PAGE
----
Aircraft: Beech Bonanza. Injuries: 1 Fatal. Location: Taos, N.M. Aircraft damage: Destroyed.
What reportedly happened: The 79-year-old private pilot, who held an instrument rating and had logged 1,643 hours, obtained two abbreviated weather briefings prior to departure.
He initially planned to fly a familiar route over mountainous terrain, but then changed his proposed route of flight to one that would take him further north over the mountains on an unfamiliar path.
He did not obtain any additional weather briefings. Had he obtained a weather briefing for his revised flight path, he would have received an AIRMET for mountain obscuration along his route of flight.
A review of GPS track data revealed that the flight was uneventful until the pilot began to cross over the mountains on a northwesterly heading at 12,500 feet. The airplane entered IFR conditions, which witnesses described as a fast, west-to-east moving front that involved mountain obscuration, turbulence, snow, and icing conditions.
During the last 4 1/2 minutes of the flight, the pilot began a series of climbing and descending turns that involved variations in airspeeds consistent with a loss of situational awareness or disorientation. The last recorded data by an onboard GPS indicated the airplane was at an altitude of 11,279 feet on a heading of 084° at a groundspeed of 81 knots. The airplane crashed in mountainous terrain at an elevation of about 10,700 feet.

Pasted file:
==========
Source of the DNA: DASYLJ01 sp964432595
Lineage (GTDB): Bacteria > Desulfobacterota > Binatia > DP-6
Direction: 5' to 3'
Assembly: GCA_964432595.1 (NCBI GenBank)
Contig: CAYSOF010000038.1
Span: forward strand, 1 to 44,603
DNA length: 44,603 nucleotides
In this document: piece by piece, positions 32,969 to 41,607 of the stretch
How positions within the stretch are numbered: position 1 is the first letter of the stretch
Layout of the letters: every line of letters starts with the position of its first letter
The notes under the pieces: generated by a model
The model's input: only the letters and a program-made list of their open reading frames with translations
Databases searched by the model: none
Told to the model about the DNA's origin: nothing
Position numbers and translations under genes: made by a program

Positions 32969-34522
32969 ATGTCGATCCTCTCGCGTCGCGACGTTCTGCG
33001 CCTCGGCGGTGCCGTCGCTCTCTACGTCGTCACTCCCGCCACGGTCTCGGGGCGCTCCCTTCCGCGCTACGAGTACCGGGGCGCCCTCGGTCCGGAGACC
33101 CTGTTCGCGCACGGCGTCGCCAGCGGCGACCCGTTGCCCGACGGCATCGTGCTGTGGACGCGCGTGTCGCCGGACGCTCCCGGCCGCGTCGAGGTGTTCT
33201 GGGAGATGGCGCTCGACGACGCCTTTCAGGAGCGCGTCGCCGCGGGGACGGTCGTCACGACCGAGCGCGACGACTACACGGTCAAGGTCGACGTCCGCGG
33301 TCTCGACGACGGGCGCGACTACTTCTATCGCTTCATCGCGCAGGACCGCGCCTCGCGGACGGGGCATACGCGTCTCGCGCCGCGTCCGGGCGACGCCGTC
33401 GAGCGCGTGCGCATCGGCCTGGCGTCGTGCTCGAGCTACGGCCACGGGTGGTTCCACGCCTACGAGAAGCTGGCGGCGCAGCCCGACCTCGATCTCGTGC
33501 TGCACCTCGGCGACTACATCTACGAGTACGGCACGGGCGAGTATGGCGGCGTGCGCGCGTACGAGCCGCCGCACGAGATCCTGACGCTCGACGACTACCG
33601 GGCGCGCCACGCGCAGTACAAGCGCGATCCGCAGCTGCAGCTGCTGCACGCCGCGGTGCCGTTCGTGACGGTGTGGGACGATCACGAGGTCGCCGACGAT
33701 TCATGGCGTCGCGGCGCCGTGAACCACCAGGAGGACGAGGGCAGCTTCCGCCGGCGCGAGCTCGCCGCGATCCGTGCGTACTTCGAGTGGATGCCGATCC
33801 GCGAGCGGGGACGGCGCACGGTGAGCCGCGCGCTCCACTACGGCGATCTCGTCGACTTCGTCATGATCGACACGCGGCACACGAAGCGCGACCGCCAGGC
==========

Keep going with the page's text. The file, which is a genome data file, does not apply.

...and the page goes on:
A post-accident examination revealed no mechanical deficiencies with the airplane or the engine. Results of postmortem toxicology testing were consistent with the relatively recent use of an impairing antihistamine, which is often used to treat allergies. It is possible that the pilot was impaired by his recent use of the antihistamine, although the role of any such impairment in the accident sequence could not be established.
Probable cause: The pilot’s continued visual flight into instrument meteorological conditions, which resulted in loss of situational awareness, and a possible encounter with icing conditions.
NTSB Identification: CEN11FA347
This May 2011 accident report is provided by the National Transportation Safety Board. Published as an educational tool, it is intended to help pilots learn from the misfortunes of others.